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Hazard's Huddle: Coverage Busts vs. Indianapolis Colts

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An All-22 film look at exactly what happened that sprung all those big plays for the Colts

Brian Spurlock-USA TODAY Sports

Last week, Ryan Clark was asked why the defense played so well. He responded, "the coaches simplified things." Well, that lasted about a week. It's not that Jim Haslett decided to go back and call tougher, more complex plays, it's because the simplified things somehow ended up being hard. Let's take a look:

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1. I'm going to show this one first because it's not really a coverage breakdown, it's more of a technique/pride breakdown. I am also going to use this play to point out concerns from Redskins Nation that need to be squashed. On this play, Haslett has the LB and slot CB blitzing which leaves Everette Brown in coverage. Here is what needs to be squashed: You can't always complain about who is in coverage. The idea behind bringing someone the offense doesn't expect may require someone dropping into coverage that you don't expect. You also don't plan on the TE, Coby Fleener to have enough time to run 10 yards upfield and then 10 yards across on a climb route. The blitz is suppose to get there. It's called a gamble for a reason. Rushing the same four guys doesn't do anything to confuse the offense.

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Fleener catches the pass here with E.Brown trailing him and Ryan Clark just needs to make this tackle. Fleener is not the fleetest of foot.

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Fleener is able to make him miss and Greg Ducre (blue) isn't able to chase him down. Touchdown.

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2. Route combination look familiar? It should. Teams have been running this against us constantly because we haven't shown consistency in stopping it. The Scissor combo has wreaked havoc on our Cover 3 and Cover 4 defenses because the CB (David Amerson and Bashaud Breeland have both been guilty) carries the Post route too far inside and doesn't keep his head on a swivel, missing the wheel route developing on the outside. Except this time, we're in a Cover 2 man.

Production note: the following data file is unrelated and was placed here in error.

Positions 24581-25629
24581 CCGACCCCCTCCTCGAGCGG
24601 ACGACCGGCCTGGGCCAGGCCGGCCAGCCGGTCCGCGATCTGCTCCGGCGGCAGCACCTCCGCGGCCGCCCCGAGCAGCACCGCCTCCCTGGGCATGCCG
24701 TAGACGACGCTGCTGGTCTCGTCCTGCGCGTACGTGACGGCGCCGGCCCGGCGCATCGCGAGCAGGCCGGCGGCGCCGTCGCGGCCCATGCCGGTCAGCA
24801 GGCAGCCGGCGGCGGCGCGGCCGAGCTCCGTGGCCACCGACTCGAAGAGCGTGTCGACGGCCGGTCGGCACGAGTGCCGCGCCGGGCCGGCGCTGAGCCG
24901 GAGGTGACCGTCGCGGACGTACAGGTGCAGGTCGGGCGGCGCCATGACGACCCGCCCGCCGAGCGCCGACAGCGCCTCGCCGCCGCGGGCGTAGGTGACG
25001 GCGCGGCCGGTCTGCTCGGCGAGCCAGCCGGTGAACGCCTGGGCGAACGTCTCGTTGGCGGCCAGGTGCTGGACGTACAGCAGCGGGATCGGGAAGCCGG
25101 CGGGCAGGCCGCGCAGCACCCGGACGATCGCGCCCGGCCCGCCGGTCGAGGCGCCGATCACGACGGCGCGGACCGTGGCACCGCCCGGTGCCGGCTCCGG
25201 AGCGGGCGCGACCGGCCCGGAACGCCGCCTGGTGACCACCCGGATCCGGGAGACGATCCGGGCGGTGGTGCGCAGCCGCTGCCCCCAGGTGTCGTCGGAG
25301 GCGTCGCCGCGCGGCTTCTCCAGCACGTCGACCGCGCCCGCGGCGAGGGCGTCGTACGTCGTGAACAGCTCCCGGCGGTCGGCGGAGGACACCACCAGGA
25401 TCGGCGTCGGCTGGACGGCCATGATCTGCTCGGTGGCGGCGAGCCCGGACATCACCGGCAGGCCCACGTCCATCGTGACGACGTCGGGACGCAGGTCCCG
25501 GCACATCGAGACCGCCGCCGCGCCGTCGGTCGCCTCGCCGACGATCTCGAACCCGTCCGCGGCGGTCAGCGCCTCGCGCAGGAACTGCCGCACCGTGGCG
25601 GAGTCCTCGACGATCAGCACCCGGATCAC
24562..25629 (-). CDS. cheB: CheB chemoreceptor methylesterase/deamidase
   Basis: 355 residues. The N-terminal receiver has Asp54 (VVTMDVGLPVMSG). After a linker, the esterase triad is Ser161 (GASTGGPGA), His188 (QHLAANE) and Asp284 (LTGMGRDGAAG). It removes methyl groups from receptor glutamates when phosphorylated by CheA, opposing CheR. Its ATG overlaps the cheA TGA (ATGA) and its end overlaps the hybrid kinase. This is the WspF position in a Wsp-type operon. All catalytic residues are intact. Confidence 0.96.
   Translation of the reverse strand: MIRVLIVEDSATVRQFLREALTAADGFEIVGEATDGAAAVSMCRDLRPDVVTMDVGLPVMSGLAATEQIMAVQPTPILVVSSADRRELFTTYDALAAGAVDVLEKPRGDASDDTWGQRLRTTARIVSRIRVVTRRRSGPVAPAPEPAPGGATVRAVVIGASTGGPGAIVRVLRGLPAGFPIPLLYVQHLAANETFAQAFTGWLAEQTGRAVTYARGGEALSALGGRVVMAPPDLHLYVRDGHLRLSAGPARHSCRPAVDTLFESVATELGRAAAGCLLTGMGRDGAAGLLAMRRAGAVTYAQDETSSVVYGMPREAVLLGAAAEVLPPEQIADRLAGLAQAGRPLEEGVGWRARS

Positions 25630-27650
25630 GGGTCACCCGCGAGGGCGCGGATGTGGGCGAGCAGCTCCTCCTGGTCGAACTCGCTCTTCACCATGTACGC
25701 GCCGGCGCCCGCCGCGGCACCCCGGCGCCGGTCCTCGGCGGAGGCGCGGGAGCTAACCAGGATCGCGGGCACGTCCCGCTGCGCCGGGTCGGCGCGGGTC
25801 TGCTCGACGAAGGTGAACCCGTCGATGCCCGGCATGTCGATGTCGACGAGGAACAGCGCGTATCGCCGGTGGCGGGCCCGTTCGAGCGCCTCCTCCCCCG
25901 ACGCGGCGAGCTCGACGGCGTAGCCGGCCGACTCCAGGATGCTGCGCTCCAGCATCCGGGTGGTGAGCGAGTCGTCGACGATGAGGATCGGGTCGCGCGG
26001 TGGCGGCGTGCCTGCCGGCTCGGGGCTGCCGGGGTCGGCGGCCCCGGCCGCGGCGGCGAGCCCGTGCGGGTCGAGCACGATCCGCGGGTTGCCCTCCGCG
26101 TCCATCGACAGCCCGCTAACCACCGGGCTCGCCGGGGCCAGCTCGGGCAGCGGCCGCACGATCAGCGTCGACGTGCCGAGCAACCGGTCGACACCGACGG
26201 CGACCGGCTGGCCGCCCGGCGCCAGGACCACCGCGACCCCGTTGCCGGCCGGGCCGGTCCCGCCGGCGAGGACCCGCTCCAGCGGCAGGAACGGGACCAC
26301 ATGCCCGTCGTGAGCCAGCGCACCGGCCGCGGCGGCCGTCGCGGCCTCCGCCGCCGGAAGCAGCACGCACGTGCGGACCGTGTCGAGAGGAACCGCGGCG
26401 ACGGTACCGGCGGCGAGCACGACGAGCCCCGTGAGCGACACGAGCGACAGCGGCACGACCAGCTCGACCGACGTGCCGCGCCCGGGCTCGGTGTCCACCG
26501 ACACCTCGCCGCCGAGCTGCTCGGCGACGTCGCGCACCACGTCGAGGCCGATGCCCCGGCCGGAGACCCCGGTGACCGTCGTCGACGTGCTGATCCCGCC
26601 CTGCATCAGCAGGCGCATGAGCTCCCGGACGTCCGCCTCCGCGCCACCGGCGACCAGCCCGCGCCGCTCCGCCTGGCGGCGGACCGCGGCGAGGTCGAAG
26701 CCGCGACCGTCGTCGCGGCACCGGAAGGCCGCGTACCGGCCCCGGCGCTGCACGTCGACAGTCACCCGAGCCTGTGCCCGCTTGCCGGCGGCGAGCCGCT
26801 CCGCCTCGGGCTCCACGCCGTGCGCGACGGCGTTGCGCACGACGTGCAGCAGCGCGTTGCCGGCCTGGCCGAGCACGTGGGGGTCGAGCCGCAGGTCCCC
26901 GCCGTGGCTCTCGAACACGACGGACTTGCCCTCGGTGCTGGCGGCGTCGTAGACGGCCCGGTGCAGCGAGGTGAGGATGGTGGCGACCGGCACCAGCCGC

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Except no one told Trent Murphy......who gets a jam on Coby Fleener but then releases him and heads to cover the flat. Fleener, of course, is running the wheel route.

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As you can see, Breeland (top of the screen) is in man coverage, the RB that leaks into the flat gets picked up by a LB in Man coverage and David Amerson carries the post inside (this time, he's suppose to) in man coverage. Murphy is just standing in the flat and even if Brandon Meriweather saw Fleener, the post route is acting almost like a screen. If Meriweather saw it sooner, he could have alerted "wheel" to Amerson but we all know the secondary isn't known for their communication.

Side note: Anyone mad that Trent Murphy would have been lined in man coverage against Coby Fleener? You shouldn't be. Colts came out in 12 personnel (1 RB, 2 TE) and Redskins stayed in their base look to counter the run package.

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3. I'm going to jump towards the end of the game real quick because we had the exact same play call against the exact same route combination except this time the Colts are in 11 personnel (1 RB, 1 TE) so the Redskins are in their nickel package. (Also, Phillip Thomas is in for Brandon Meriweather now.)